So Let’s Prove It!



In previous chapters, we observed students throughout middle school and high school working on and making sense of two isomorphic problems in combinatorics – the towers problems and the pizza problems. In this chapter, we see how students just finishing high-school work on another isomorphic problem, demonstrating the application of techniques and ways of thinking that they developed throughout their previous years in the study. We further address the challenge that Davis (1992a) proposes to mathematics education researchers to investigate the emergence among learners of what lies at the core of mathematics: mathematical ideas. Here, a cohort of four high-school seniors – Brian, Jeff, Mike, and Romina – elaborates mathematical ideas and reasoning through work on the Taxicab Problem. They display criteria and techniques for justifying claims and an awareness of the power of generalizing, particularly as an aid to respond to special cases.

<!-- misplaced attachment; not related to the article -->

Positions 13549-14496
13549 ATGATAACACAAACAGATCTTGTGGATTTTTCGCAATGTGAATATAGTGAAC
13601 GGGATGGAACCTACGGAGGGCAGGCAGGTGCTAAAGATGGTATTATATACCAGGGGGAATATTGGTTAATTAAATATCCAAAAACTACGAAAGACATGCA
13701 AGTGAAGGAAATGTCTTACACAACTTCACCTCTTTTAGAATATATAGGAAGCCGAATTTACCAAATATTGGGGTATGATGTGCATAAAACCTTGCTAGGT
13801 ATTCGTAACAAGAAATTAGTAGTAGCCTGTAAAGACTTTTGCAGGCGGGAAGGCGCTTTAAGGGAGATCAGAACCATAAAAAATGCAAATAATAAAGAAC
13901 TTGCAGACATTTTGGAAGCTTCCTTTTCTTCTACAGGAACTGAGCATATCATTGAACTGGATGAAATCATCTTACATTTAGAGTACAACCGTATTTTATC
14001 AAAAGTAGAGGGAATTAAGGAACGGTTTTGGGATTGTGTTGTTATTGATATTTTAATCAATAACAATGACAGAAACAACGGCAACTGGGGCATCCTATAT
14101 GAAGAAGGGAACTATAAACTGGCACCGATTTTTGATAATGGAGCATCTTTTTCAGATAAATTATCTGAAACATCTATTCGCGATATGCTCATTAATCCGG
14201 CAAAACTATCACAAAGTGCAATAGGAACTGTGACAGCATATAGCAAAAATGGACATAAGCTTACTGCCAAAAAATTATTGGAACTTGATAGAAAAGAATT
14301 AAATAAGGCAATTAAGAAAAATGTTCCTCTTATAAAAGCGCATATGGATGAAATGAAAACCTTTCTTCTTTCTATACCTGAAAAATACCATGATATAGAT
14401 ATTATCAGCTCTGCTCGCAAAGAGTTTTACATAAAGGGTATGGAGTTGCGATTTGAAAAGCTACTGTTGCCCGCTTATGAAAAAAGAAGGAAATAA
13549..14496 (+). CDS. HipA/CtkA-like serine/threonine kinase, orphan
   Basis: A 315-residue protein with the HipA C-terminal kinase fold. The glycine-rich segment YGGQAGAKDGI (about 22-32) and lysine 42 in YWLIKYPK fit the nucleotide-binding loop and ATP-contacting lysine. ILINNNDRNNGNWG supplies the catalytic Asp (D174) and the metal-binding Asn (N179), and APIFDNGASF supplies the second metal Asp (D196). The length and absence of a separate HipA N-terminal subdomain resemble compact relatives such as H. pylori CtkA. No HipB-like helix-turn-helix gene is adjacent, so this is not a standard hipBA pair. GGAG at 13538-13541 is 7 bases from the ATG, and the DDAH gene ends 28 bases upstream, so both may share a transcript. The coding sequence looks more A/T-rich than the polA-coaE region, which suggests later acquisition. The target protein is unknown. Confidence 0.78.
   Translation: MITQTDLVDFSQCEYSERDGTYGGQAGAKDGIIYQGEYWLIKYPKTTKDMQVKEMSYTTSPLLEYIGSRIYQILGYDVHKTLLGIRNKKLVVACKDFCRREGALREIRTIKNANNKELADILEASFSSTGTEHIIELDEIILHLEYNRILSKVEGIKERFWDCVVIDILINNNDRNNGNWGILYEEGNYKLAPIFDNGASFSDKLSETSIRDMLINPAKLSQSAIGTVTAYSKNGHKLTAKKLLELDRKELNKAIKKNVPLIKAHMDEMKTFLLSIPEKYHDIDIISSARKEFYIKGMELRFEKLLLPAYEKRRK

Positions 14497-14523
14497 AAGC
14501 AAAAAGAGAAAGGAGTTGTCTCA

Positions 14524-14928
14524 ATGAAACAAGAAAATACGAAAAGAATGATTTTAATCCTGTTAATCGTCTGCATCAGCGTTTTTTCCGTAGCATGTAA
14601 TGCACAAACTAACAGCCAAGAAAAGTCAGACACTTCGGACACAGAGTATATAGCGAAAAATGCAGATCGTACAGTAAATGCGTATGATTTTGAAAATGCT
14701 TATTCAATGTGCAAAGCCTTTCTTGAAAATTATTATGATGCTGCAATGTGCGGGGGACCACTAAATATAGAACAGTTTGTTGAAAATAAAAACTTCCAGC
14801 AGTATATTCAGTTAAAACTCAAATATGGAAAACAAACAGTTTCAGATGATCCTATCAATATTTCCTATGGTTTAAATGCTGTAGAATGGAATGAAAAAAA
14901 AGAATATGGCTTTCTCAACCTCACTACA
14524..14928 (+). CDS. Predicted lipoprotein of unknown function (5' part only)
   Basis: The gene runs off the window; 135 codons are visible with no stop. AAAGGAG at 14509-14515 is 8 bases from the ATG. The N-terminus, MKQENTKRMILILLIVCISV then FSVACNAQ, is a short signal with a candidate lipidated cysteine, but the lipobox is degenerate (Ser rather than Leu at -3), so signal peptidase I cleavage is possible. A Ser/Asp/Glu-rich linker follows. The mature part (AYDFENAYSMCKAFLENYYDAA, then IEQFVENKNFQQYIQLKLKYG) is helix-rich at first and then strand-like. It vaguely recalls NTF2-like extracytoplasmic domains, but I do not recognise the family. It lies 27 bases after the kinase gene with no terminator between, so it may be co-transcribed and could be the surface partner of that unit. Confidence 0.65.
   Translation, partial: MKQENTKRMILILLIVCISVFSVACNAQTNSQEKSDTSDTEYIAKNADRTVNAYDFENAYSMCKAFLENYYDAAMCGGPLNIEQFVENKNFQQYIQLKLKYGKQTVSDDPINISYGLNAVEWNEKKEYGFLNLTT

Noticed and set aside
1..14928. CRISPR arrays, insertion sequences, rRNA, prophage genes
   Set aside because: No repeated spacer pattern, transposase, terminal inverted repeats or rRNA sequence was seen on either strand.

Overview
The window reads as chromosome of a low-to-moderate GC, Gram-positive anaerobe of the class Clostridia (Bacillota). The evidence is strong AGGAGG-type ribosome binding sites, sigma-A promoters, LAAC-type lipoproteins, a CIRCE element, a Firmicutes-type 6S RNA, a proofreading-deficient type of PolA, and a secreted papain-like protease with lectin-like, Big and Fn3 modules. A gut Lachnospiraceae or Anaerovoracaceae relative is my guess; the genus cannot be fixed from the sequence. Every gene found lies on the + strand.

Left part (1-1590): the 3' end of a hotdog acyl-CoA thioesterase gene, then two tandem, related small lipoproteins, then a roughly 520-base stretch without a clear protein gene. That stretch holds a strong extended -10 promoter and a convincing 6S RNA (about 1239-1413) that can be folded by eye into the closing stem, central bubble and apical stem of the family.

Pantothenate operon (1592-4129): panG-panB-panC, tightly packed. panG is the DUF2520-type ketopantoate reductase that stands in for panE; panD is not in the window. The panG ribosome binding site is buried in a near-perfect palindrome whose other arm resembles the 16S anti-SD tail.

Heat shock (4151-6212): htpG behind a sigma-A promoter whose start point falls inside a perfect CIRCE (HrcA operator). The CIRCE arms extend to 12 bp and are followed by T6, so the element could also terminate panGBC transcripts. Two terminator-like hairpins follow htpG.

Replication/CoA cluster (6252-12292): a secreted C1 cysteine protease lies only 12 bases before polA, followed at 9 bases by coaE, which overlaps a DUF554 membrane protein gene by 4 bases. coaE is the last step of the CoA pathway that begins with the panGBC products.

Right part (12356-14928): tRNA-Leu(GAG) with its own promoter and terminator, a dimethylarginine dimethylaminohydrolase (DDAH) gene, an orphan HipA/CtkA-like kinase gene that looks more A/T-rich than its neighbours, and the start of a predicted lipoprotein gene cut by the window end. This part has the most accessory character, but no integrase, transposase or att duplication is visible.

Short Route Mathematical Work Isomorphic Problem Efficient Route Problem Task 
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Copyright information

© Springer Science+Business Media, LLC 2010

Authors and Affiliations

  1. 1.Department of Urban EducationRutgers UniversityNewarkUSA

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